An interesting but little noticed report issued last week on an incident which took place last year involving a helicopter in Athlone. According to this report, somebody landed a helicopter on a carpark in the Golden Island shopping centre in Athlone in order to get a key cut. This was clearly a dangerous manoeuvre and the pilot ignored orders not to land given by the carpark supervisor, who was injured while trying to get out of the helicopter's way. I raise the matter because the helicopter in question is registered in the US and consequently does not come under this country's safety legislation, which imposes stringent maintenance rules on aircraft. Given the growing numbers of helicopters in this country, I want reassurance that such aircraft, all of which are potentially dangerous, can be regulated and inspected in Ireland and are required to comply with our regulations. This is a gap in the market which needs to be investigated.

Last year and the year before that, we held long debates on the groceries order. It is ironic that, despite all the wonders its abolition was predicted to bring, nothing has changed and, as Senator Fitzgerald noted, even in respect of goods sold in the same supermarket chain on both sides of the Border, prices are unacceptably higher in the South than in the North. I would welcome a debate on the issue and an explanation as to why these differences exist.

I, too, would like clarification from the Leader on the Government's intentions in regard to the civil union legislation which was promised following several debates in this House and elsewhere. The frustration that the leader of the Green Party and Minister for the Environment, Heritage and Local Government appears to display gives us cause for concern in that regard, and I would welcome the Leader's clarification of the matter.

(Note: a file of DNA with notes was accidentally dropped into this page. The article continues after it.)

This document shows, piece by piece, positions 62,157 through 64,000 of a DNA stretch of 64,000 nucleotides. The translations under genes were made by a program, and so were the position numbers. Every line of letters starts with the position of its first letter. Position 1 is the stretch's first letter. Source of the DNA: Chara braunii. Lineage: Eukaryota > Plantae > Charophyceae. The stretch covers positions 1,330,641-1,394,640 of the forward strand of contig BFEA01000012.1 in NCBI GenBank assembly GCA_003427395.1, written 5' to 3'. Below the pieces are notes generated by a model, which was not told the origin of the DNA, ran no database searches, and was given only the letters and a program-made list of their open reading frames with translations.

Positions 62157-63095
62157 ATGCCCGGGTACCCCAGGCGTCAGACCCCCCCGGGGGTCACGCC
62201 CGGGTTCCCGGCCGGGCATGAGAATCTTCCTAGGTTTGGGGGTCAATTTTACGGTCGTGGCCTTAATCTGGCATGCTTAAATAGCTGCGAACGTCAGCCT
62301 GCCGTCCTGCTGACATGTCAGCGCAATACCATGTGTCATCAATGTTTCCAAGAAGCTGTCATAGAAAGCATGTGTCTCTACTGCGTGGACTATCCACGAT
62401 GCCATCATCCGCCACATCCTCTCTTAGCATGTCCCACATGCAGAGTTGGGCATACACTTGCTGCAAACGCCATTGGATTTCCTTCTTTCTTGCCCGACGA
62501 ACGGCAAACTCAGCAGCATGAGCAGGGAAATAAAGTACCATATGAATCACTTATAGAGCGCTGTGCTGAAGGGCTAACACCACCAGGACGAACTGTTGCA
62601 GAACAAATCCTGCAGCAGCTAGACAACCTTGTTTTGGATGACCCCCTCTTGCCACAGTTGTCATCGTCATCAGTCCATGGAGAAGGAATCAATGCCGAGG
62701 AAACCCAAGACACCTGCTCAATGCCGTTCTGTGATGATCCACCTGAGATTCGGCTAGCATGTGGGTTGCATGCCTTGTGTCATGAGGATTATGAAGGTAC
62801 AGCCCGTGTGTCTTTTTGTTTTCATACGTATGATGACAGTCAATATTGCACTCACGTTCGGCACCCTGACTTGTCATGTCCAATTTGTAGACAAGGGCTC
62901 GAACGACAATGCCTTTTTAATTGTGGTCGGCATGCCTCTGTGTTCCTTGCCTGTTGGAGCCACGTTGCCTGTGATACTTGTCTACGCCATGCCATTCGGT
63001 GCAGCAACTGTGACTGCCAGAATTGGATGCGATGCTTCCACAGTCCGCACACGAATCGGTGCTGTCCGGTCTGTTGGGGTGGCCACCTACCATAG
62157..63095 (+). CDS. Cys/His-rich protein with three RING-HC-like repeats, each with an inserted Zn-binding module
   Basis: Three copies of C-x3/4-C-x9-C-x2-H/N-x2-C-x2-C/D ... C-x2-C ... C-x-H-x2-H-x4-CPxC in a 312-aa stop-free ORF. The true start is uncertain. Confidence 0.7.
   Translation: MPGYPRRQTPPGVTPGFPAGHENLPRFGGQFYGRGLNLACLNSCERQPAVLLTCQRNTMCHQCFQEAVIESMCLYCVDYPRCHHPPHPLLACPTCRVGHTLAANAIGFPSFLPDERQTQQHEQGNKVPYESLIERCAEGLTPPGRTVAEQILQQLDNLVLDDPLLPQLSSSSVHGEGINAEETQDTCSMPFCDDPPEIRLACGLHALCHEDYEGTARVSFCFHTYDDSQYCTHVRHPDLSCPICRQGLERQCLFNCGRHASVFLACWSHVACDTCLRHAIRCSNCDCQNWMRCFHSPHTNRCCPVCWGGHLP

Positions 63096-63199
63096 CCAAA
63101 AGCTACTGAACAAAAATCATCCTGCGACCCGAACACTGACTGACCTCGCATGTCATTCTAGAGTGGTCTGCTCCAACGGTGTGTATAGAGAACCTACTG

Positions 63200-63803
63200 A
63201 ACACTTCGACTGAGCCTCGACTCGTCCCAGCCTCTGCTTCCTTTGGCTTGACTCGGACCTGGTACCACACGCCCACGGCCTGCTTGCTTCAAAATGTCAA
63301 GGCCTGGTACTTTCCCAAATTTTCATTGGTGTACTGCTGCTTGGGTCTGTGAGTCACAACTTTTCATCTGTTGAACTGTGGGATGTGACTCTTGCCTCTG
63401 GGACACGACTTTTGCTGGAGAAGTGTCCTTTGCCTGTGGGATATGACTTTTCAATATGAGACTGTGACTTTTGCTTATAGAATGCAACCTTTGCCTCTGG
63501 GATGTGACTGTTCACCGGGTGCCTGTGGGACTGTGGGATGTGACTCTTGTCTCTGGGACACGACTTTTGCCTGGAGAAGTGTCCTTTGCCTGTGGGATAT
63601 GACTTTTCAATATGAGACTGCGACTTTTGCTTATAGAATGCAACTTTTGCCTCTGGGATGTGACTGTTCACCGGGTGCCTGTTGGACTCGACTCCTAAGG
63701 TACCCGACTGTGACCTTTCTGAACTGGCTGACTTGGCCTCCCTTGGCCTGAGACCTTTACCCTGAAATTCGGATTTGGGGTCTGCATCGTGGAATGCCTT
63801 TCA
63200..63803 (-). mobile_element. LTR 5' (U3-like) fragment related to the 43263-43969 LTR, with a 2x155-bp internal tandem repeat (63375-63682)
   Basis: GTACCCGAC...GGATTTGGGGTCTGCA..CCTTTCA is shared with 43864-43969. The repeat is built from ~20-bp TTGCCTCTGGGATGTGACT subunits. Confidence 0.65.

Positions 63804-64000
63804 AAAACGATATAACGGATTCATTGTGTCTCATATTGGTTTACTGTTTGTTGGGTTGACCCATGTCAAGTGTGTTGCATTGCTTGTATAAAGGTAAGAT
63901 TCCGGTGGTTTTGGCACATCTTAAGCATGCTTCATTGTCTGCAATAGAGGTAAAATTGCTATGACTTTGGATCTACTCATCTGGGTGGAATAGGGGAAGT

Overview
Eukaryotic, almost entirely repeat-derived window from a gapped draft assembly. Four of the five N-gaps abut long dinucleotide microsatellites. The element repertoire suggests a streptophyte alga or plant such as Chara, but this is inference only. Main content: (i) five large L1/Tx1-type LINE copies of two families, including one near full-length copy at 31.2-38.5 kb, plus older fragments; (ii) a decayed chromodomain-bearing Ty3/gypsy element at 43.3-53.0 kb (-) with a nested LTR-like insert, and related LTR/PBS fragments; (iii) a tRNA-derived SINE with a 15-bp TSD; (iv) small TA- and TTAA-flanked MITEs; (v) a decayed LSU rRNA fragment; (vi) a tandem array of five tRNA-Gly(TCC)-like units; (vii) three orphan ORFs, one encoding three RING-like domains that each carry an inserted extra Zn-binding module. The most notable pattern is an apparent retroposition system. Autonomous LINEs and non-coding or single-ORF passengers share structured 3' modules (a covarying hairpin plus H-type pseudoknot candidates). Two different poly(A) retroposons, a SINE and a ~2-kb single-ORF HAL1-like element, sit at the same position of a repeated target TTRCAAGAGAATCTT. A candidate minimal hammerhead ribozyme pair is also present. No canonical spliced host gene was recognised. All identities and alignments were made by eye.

I ask the Leader to communicate my views, and those of my colleagues, to the Minister for Foreign affairs on foot of the shocking report issued this morning by Save the Children in respect of what appears to be a significant incidence of abuse of young children by small numbers of peacekeepers and aid workers in various parts of the world. Early this morning, I listened to an affecting report on the BBC World Service about the matters which Save the Children exposed. The report described the case of a 12 year old child who had been gang raped by UN peacekeepers in the Ivory Coast. This was raised by the child's parents and other community leaders but nothing was done. Clearly, Save the Children is correct in calling for an urgent inquiry and, if necessary, the establishment of an international watchdog on this serious issue. I ask the Leader to communicate my views to the Minister and to consider arranging a short debate on the matter in the House.

I wish to refer to an issue that is raisedad nauseam in the House. I will not request a debate on it because we will have the opportunity to discuss it tomorrow when it will be the subject of a Private Members’ motion tabled by the Labour Party. I refer to the future of the Health Service Executive. I invite all my colleagues on the opposite side of the House who have expressed their frustration regarding the operations of the HSE on many occasions to support the motion the Labour Party will be tabling.

I invite the Leader and the Deputy Leader not to put forward the usual amendment that is tabled in respect of such a motion and which essentially involves deleting everything after the term "Seanad Éireann" and replacing it with something anodyne. I call on them to genuinely support what we are proposing, namely, a serious set of reforms regarding the HSE. The motion is not a personal attack on the Minister, the Government or anyone else, nor is it a retreading of old arguments. It is comprised of a positive set of proposals regarding how the HSE can be reformed. This issue has been raised on numerous occasions by Senators on the opposite side of the House and I invite them to support the Labour Party motion.